System That Found Titanic to be Used for MH370 Search? Robot Mini-Sub Dubbed Useless
By Gopi Chandra Kharel | April 23, 2014 7:16 PM EST
Australian authorities searching for the missing Malaysia Airlines flight MH370 in the depths of the Indian Ocean have said that the Bluefin-21 submersible, which is scanning the bottom of the ocean, has not yielded any result. Therefore, a much more powerful sonar equipment is likely to be used to scan for debris on the seabed.
The Bluefin-21 Autonomous Underwater Vehicle Pictured: more powerful commercial sonar equipment would now be deployed, similar to the system that found the Titanic (Photo: Reuters)
Australia's defense minister, David Johnston said that more powerful commercial sonar equipment would now be deployed, similar to the system that found the Titanic 3,800m under the Atlantic Ocean in 1985 and the Australian Second World War wreck in the Indian Ocean in 2008, according to the Guardian.
"The next phase, I think, is that we step up with potentially more powerful, more capable side-scan sonar to do deeper water," the British daily quoted Johnston.
This comes after search co-coordinators said on Wednesday that the US navy robotic submarine Bluefin 21 had found nothing even after it had covered more than 80 percent of a zone off the Australian west coast.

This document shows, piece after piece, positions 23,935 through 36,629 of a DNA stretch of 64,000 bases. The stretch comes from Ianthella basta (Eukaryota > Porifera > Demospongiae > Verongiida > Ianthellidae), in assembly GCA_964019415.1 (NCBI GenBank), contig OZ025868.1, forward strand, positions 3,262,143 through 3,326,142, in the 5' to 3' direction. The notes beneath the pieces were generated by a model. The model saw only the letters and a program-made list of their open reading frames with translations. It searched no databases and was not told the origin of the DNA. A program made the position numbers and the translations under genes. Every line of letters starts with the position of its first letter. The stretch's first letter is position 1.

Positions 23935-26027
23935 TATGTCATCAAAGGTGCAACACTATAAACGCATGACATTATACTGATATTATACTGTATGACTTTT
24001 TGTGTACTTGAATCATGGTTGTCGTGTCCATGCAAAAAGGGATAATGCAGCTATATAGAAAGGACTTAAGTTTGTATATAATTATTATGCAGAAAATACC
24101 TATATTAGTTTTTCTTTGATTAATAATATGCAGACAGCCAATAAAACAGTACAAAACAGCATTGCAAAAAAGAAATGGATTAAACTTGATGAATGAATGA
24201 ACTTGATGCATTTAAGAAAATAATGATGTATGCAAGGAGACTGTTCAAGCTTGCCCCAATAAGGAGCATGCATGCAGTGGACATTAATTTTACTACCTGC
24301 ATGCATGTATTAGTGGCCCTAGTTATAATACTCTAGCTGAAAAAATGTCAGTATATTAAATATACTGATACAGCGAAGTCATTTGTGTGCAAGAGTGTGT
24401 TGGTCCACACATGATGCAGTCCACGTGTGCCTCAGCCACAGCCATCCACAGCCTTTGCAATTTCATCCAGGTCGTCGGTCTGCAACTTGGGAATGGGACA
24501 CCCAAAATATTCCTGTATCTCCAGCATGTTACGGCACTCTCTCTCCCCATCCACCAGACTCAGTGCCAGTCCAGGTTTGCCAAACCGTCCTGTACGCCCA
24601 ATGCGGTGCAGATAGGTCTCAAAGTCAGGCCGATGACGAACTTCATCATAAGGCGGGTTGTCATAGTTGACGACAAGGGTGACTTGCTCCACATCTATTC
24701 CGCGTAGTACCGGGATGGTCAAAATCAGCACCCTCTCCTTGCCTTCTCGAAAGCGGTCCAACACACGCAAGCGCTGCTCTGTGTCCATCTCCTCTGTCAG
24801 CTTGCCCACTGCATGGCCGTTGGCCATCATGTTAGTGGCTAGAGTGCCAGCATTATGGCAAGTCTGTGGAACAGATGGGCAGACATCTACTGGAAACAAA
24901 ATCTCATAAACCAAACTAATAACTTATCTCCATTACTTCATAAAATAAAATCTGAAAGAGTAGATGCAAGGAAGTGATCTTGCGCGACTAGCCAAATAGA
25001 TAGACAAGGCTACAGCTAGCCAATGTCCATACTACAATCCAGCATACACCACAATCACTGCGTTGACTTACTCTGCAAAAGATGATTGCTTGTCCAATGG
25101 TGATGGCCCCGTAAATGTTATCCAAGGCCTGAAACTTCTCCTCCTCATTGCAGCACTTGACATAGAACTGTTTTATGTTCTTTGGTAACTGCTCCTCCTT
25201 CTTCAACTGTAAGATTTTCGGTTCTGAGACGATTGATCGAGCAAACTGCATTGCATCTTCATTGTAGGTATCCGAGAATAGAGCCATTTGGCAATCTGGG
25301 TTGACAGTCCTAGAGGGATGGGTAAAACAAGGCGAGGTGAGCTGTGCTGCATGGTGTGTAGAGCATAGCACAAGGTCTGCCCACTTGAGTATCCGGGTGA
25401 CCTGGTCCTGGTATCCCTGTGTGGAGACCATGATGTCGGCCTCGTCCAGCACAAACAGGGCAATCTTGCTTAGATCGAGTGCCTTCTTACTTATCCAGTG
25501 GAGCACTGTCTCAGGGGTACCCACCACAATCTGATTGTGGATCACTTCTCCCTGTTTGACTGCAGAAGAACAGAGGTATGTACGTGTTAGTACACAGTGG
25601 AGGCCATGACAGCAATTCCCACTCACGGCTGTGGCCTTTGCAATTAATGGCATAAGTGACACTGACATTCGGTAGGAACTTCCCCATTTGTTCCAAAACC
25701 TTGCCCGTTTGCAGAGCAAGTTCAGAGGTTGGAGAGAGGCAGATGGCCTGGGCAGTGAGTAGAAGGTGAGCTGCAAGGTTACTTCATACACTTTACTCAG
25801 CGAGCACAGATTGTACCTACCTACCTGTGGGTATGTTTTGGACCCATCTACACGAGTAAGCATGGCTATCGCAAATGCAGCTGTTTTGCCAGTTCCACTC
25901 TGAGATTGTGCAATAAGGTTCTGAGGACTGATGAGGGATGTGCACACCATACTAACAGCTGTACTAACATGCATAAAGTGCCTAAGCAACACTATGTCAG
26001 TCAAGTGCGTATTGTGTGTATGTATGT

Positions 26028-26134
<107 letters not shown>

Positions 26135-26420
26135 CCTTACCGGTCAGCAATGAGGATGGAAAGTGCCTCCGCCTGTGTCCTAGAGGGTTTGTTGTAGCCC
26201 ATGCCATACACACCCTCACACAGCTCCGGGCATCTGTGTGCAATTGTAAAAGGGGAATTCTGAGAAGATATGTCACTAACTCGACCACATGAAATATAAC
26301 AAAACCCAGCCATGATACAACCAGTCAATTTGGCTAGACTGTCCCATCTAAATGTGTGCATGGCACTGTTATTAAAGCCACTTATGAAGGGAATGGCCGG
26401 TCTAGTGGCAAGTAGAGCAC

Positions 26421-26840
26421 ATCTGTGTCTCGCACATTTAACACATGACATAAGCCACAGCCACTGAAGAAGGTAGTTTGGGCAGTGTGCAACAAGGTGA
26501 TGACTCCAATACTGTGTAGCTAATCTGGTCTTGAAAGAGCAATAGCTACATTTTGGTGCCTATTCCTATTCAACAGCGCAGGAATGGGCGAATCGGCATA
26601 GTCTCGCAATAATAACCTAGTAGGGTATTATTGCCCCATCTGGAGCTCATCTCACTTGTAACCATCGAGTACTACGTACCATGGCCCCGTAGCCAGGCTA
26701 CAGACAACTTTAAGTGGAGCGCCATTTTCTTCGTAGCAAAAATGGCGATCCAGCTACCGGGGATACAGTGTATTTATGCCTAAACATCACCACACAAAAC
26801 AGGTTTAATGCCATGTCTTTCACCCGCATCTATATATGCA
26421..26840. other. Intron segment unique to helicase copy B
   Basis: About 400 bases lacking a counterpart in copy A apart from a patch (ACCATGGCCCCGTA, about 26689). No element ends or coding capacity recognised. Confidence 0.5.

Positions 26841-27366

The mini-sub was searching a small circle of around 20km around an area where sonar equipment picked up a signal on 8 April consistent with the black box of a plane.
The news also comes just a day after Malaysian newspaper New Straits Times quoted an unnamed source saying that the International team searching for the missing plane in the Ocean could finally scrap the idea that the plane could have crashed and start drawing attention for the possibility that the plane landed somewhere.
The Bluefin, which is currently scaling through the ocean bed has less than one-fifth of the search area left to complete, but that could take another two weeks, Johnston said. If this does not work, the search team will be in need of powerful systems like the one that found Titanic in 1985, he said.
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